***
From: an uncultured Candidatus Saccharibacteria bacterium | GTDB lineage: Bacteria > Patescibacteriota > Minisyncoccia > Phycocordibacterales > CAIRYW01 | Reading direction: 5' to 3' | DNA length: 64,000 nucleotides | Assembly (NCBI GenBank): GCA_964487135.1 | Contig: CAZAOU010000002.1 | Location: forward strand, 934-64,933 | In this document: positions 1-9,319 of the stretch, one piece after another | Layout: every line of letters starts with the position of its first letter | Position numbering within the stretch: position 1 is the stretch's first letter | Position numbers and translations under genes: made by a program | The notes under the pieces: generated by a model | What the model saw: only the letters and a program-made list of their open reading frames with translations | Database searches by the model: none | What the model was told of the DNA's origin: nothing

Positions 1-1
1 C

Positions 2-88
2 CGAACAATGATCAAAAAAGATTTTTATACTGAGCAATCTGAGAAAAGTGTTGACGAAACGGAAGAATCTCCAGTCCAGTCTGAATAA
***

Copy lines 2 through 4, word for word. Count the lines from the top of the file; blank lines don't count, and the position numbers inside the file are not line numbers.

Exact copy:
Positions 1-1
1 C

Positions 2-88